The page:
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Re: \"Reputations\" are more than just nominalist hot air

I wrote: 
> > I really do not want to digress onto the issue of 
> > nominalism and  legal positivism, which is seriously 
> > off topic, but a similar approach on other matters has 
> > led to the catastrophic collapse  of societies in the 
> > past, and I would claim that it is having  something of 
> > that effect in the present.
> *  *  *
> > If such a system was to serve the function that 
> > reputations now serve  in the real world, it would lead 
> > to consequences very different from  those intended or 
> > desired by Hal.

John Young writes
> Your elaboration of this claim, to echo Tim's later post,  
> would be welcomed.

Hal seems to be asking questions which implicitly define
a reputation to be some kind of credential.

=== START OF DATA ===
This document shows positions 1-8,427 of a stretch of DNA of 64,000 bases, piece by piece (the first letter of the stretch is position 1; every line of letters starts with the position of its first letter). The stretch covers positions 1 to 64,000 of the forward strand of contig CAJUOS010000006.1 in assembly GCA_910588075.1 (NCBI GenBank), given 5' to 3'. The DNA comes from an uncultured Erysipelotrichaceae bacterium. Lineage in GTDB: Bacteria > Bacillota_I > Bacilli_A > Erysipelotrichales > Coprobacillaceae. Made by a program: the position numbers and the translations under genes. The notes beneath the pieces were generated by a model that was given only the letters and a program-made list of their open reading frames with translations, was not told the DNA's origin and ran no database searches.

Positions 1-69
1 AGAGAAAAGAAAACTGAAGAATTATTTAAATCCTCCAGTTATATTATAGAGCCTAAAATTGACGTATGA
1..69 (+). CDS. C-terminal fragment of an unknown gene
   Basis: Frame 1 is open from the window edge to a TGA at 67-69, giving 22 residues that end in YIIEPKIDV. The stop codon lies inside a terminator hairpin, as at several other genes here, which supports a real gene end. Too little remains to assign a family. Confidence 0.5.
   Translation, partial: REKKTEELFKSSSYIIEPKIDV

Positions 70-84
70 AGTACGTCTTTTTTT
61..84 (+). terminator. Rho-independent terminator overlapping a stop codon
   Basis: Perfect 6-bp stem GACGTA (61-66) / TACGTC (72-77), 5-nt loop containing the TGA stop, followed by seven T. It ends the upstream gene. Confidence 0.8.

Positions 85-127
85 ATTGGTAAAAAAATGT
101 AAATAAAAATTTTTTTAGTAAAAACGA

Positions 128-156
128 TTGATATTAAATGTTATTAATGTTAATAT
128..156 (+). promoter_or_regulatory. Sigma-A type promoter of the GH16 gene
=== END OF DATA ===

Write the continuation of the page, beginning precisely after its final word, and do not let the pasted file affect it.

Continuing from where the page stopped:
This is like *defining* money as fiat money, as governments
are prone to do, or *defining* the value of a good to be its
labor content, as Marx did.

If you assume that the two are the same, then the two will
cease to be the same, the system will screw up, and you will 
need coercion (legal tender laws) to make fiat money work
as if it was actual money, and to make credentials act as 
if they were actual reputations.

We have the right to defend ourselves and our
property, because of the kind of animals that we              James A. Donald
are.  True law derives from this right, not from
the arbitrary power of the omnipotent state.                [email protected]